Oh, Mom. It’s me. It’s your daughter. It’s Heidi. I’m here.

Pause. Breathe.

As children, we need to hear our parents and our Heavenly Parent speak the truth of who they are and who we are. “You are my child whom I love. With you I am well pleased.”

And as our parents die, perhaps it brings them comfort to hear it from our lips, one last time. It’s me. It’s your daughter. I’m here.

Heidi S. De Jonge

Heidi S. De Jonge is a pastor in the Christian Reformed Church who lives in Kingston, Ontario, with her husband, three children, and a dog.


  • Daniel Meeter says:

    Maybe she wanted to hear your answer one last time.

  • mstair says:

    You are providing great ministry here…
    Giving Thanks for You and Your Calling.

  • Tom Brandt says:

    Sister Lucy’s answer brought actual tears.

  • Judith Baker says:

    Tears, and memories. Thanks for your courageous writing.

  • John K says:

    So poignant, Heidi.
    Repetition. So it gets deep into our heart/consciousness and unconsciousness.

  • RLG says:

    Thanks, Heidi, for sharing your personal account of your mom’s dying. Those are heartfelt stories for each of us, the stories of the loss of loved ones. And then what we make of those accounts. I’m surprised how people truly believe the conspiracy theories in regard to Donald Trump. The election of 2020 was stolen from him. Or he’ll be back in office by the end of this year. There’s a whole story, or many stories, theories, that surrounds the greatness of Trump. And people truly believe the theory. Some are willing to stake their lives on the theory (or refuse the vaccine). Of course the greatest conspiracy theory is that of the Bible, written by pro-Jesus folk, as though it is objective truth. Feeding 5,000 people from a child’s lunch? Come on. And so many versions and interpretations of the theoretical story. And there’s the difference a 2,000 year old story can make for you today and for eternity. I feel bad for those who fall prey to the Trump conspiracy theories, as well as so many other theories. It seems as though we never learn. Blessings to you, Heidi, in your fond memories of Mom.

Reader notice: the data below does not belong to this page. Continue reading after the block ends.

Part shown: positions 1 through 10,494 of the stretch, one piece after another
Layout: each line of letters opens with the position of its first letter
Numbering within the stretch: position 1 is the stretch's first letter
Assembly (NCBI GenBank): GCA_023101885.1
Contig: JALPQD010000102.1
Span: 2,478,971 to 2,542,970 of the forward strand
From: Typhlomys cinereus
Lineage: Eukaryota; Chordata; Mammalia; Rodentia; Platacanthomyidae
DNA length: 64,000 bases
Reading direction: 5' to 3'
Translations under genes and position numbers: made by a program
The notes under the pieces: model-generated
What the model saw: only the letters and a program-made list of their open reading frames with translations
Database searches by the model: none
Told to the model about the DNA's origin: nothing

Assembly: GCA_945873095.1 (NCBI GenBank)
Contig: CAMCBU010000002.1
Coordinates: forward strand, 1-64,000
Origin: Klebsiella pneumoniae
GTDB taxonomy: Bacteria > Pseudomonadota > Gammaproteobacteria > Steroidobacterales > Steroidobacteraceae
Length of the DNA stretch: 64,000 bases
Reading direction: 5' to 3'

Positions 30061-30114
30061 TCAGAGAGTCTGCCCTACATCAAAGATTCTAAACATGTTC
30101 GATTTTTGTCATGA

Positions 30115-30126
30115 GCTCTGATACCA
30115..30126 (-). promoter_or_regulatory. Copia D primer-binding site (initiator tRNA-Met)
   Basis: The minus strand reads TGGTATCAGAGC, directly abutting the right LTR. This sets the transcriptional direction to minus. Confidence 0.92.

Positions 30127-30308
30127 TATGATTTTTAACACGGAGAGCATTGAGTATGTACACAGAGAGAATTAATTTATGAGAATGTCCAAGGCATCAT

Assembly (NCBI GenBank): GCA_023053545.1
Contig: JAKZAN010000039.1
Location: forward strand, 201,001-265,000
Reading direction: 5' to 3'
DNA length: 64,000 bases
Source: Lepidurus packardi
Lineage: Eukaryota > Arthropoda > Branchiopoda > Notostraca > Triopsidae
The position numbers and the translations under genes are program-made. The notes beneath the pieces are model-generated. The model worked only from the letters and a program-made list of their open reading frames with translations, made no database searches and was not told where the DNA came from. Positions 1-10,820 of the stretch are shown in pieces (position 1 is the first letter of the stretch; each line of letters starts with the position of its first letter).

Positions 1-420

• Gloria McCanna says:

    Such a precious and sacred moment. Thank you.

    “Do this in remembrance of Me,” even when we’ve forgotten who “Me” is, for Me never forgets us…..

  • Carol Sybenga says:

    Loved Sister Lucy’s question to you. Yes pause…breathe. Deeply meaningful. Tears.

  • Jenny deGroot says:

    Dear Heidi
    Our dear mama slipped into God’s presence and the mystery of Eternity last evening at 8 pm I too whispered in her ear “Mom it’s me Jenny I love you” And my siblings did the same
    Blessed to read this through my tears

  • Daniel Meeter says:

    I once heard a Jewish scholar lecture on the “Here am I” that Adam could not say in the Garden. To be able to say “Here am I (hineini)” is what makes us human beings, he said. To say it to God is to be fully human. Here am I, Here I am. Abraham said it to God twice at the sacrifice of Isaac. Check how many times it’s said in the Bible. The Blessed Virgin Mary said it to the Archangel Gabriel. Here I am. The human response to “I am that I am”.

  • How wonderful. These memories of yours are bring back memories of my own. Thank you.

  • Henny Flinterman Vroege says:

    Tears here, too. Memories here, too.
    Thank you.

  • Kathy Schreurs says:

    My own mother slipped away nine years ago this week, and I’ve been pushing back the bittersweet memories of her last days. Thanks for nudging my heart, allowing me to remember, grieve, and smile as I recall simple exchanges that became both more poignant and precious as time has passed.